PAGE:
If you're just as skin or lie down in the sun, there is a strong likelihood that you have suffered sunburn at some point during your life. However, only because it is a common condition that does not mean it can't have serious side effects.
The effects of sunburn
The best known types of ultraviolet sunlight are:
ultraviolet-A (UVA), and
Too much exposure to any of these rays will damage your skin: cause wrinkles and brown spots, premature aging of the skin, skin cancer (more serious consequences).
The effects of sunburn and thermic fever are unpleasant - as a person who has seen it knows:
Exhibition short-term may result in painful burning and red and peeling skin.
Thermic fever is more serious: it dehydrates the patient and can cause high temperatures, vomiting and headache.
The most devastating side effect is undoubtedly skin cancer. It is estimated that 90 percent of non-melanoma skin cancers and 60 percent of melanoma skin cancer (the most serious form) are caused by over exposure to the sun. Melanomas are not only caused by a long and consistent exposure: all episodes of sunburn, whatever rare, also increase the risk of damage as a result your skin cells.
Higher risk group
While everyone should take precautions to protect themselves against exposure to sun, there is a group of people who are more at risk than others:
People with fair complexion and fair or red hair.
People who work outside.
Children: the amount of sun exposure appears to be linked to the likelihood of developing skin cancer in adulthood.
How to prevent sunburn
The good news is that sunburn and thermic fever is entirely avoidable. You just have to take sensible precautions and be aware what damage the sun can do for your body.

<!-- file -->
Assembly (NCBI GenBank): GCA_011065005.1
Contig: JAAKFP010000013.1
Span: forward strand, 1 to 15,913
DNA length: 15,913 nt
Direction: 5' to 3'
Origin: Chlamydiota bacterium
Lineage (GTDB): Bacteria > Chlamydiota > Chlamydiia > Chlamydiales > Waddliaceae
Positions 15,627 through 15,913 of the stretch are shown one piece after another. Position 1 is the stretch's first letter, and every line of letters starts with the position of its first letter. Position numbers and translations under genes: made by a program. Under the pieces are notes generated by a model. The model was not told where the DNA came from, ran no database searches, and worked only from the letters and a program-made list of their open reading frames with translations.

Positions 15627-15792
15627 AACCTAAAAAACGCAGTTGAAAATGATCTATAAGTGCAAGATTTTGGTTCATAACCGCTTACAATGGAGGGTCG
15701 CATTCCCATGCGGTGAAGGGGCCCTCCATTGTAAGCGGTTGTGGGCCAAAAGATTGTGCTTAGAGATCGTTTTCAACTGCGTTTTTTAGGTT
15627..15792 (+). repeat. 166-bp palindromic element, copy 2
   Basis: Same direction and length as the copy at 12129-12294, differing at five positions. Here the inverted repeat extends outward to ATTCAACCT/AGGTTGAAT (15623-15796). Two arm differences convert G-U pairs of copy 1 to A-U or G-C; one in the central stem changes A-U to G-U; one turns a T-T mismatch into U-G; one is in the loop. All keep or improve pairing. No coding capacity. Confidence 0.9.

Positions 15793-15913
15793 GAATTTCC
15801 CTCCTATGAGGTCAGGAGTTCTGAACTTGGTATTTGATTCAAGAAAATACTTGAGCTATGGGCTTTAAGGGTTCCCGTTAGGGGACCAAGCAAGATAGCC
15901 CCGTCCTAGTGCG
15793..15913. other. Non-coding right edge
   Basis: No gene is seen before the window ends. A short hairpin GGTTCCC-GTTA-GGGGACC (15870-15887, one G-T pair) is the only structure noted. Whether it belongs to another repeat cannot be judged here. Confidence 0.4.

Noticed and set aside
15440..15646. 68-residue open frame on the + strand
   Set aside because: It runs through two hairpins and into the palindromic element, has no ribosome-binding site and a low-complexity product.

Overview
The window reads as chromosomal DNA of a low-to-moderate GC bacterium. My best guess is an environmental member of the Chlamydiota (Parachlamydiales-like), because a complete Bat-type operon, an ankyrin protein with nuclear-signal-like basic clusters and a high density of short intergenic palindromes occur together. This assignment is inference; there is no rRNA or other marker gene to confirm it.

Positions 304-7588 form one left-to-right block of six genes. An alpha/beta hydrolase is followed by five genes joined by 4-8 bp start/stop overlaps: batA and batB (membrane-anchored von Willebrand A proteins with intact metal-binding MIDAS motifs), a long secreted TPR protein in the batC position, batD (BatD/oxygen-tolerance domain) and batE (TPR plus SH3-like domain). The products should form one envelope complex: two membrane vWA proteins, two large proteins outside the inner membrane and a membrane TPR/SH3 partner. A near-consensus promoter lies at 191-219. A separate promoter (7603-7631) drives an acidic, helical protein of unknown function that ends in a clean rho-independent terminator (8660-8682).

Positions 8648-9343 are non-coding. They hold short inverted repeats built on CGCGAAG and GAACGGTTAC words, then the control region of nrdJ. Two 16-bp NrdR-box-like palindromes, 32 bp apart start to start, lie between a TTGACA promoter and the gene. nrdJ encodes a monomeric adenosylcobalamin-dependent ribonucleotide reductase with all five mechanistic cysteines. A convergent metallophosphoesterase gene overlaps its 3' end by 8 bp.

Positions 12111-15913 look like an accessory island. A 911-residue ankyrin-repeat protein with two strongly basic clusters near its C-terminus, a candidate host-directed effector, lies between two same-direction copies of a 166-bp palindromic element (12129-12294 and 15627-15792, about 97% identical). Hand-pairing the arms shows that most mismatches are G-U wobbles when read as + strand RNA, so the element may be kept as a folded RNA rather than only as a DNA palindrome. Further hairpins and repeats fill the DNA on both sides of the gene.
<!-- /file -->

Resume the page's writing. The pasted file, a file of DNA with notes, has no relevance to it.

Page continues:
In hot places or during a hot day, stay out of direct sunlight between 11am and 3pm when it is at its fiercest.
Cover yourself; wear a hat to protect your face and neck - areas most damaged by the sun and wear loose clothing. Be aware that wet clothing lets through more UV rays than dry.
Use a good sunscreen with a minimum SPF-15 (SPF = sun protection factor); Apply before entering the sun and reapply frequently throughout the day. Make sure that lotion you choose blocks UVA and UVB and be aware that the products have a limited shelf life. No sunscreen can fully protect against the effects of UV rays.
Keep babies and young children out of direct sunlight, completely if possible.
Do not wash with soap yourself all the time; soap removes oil from the skin that is there to maintain flexible and elastic. Ingesting high quality of omega-3 oils preferably at the same time broad-spectrum (water and fat soluble) antioxidants.
Use aloe vera; taking aloe vera capsules before and during holidays much helps the skin can cope with a sudden change in exposure to sun, but it can also help to rejuvenate the skin after exposure.
Aaron Cesarino is a freelance writer and writes articles about general health, weight loss strategies, sports nutrition recommendations, beauty of female and male health for The Art of Female and Male Health